Who’s Hogging Our Antibiotics?

Large-scale industrial farming of animals relies heavily on antibiotics. I’d go so far as to say that it wouldn’t be possible without the regular administration of antibiotics on relatively “healthy” animals. Otherwise, how else could they get away with crowding the animals into facilities that are sanitation nightmares? According to a new ad campaign launched by the Pew Charitable Trusts, up to 70% of antibiotics used in the U.S. go to farm animals that aren’t sick.

Overuse of antibiotics stimulates the growth of deadly strains of antibiotic resistant bacteria, so these farming practices are jeopardizing the effectiveness of antibiotic drugs. Many predict that we’ll look back on this era of effective antibiotics as a sort of “golden age” — a time when we lived without fear of most infectious diseases, ever confident that antibiotics would save us from any real harm.

Thanks to irresponsible farming practices, this golden age is coming to a swifter end. And now you have the chance to do something about it.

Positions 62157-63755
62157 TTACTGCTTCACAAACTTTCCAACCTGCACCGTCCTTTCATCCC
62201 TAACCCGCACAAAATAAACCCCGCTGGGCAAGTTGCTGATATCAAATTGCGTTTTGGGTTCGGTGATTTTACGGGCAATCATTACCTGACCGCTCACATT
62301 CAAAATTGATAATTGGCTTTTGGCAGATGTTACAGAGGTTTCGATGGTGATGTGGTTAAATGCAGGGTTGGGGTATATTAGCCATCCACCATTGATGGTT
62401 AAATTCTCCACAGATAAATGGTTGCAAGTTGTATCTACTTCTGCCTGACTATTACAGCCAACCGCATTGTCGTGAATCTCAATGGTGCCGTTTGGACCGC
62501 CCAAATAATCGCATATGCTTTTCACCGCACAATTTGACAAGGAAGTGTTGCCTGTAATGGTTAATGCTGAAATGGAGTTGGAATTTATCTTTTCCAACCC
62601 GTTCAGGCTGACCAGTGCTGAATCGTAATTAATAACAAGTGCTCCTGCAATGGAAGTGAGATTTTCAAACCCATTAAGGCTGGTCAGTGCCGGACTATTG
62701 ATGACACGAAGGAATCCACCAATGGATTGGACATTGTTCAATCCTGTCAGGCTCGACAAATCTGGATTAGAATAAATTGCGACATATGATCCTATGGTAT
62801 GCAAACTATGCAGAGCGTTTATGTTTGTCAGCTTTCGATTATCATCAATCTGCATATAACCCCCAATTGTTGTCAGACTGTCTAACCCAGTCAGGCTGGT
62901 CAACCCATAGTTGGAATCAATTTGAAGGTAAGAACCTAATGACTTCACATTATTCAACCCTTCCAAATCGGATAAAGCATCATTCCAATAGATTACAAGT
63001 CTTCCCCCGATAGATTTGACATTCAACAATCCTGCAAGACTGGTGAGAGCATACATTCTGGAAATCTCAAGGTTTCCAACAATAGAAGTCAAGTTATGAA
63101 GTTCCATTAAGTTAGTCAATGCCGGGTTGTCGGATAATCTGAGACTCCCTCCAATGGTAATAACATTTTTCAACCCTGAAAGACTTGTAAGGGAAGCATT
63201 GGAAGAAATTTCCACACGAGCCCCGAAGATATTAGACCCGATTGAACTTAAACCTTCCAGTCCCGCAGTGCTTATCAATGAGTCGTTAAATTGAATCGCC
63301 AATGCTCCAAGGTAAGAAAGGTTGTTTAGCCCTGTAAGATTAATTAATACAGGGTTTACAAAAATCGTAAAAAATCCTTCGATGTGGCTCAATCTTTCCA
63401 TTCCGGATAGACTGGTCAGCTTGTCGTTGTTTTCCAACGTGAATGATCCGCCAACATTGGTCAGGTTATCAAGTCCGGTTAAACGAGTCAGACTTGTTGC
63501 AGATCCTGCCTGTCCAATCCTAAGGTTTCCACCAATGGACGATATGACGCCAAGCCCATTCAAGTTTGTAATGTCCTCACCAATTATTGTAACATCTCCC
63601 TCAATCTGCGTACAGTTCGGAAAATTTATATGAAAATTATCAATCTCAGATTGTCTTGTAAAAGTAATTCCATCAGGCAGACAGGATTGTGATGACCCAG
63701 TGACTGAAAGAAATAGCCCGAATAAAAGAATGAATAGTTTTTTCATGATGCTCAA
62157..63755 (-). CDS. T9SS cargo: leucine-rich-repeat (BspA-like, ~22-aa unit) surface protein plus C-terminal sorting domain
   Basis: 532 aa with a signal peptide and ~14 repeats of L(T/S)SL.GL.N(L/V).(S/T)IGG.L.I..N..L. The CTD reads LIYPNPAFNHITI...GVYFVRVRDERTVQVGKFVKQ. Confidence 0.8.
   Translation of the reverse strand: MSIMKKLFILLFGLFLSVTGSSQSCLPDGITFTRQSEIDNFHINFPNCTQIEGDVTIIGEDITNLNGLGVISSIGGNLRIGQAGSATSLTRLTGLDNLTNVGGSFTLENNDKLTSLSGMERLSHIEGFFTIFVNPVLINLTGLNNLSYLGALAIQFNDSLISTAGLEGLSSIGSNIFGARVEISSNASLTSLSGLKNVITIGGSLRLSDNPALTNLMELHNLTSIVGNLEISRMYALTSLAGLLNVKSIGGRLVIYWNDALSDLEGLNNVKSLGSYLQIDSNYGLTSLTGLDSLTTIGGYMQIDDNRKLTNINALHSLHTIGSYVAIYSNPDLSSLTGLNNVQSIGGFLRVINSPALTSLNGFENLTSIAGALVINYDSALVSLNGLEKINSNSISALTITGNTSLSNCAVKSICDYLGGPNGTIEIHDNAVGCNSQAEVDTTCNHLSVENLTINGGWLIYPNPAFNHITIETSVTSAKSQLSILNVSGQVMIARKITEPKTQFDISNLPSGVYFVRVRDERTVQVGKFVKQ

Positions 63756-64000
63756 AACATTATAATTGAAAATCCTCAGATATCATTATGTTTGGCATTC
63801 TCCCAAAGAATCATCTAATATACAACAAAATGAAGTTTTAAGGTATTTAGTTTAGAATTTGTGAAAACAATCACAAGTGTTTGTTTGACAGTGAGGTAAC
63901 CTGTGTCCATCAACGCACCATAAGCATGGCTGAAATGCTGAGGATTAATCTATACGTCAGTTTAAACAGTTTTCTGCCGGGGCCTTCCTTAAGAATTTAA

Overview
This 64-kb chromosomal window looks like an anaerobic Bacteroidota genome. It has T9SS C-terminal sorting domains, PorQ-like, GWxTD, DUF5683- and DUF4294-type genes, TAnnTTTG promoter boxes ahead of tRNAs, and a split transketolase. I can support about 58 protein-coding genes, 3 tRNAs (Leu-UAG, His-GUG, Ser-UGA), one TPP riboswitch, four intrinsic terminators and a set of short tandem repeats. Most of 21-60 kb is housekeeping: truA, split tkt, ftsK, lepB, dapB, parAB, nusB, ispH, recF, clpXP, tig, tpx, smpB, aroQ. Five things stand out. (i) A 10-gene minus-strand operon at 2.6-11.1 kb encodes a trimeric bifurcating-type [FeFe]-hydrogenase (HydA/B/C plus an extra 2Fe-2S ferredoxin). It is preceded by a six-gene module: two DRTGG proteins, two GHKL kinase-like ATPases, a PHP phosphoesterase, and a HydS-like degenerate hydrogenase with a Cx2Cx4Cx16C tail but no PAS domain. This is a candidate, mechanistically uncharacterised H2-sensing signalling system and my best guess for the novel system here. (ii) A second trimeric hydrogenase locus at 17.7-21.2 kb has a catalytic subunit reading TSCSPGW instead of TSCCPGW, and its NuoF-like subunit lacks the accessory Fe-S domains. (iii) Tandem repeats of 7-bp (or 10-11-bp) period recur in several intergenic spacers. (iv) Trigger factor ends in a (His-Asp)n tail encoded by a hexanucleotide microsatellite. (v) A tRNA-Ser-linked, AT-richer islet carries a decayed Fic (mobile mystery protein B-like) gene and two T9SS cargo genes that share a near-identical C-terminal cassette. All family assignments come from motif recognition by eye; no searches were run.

There are several healthcare and food safety reform bills going before congress right now, but HR 1549 and S 619 (known as the Preservation of Antibiotics for Medical Treatment Act) will limit the use of antibiotics in animal agriculture to treating diagnosed diseases.

Why You Should Care About The Overuse of Antibiotics

From the Pew Charitable Trust’s Save Antibiotics campaign site, we learn:

  • Up to 70 percent of U.S. antibiotics go to animals raised on industrial farms that aren’t sick, to offset crowding and poor sanitation. This practice promotes the development of deadly strains of drug-resistant bacteria that can spread to humans.
  • Penicillins, tetracyclines, macrolides, sulfonamides and other antibiotic intended for humans are typically pre-mixed in poultry and livestock feed or added to drinking water, often giving food animals constant low doses of antibiotics over much of their entire lives.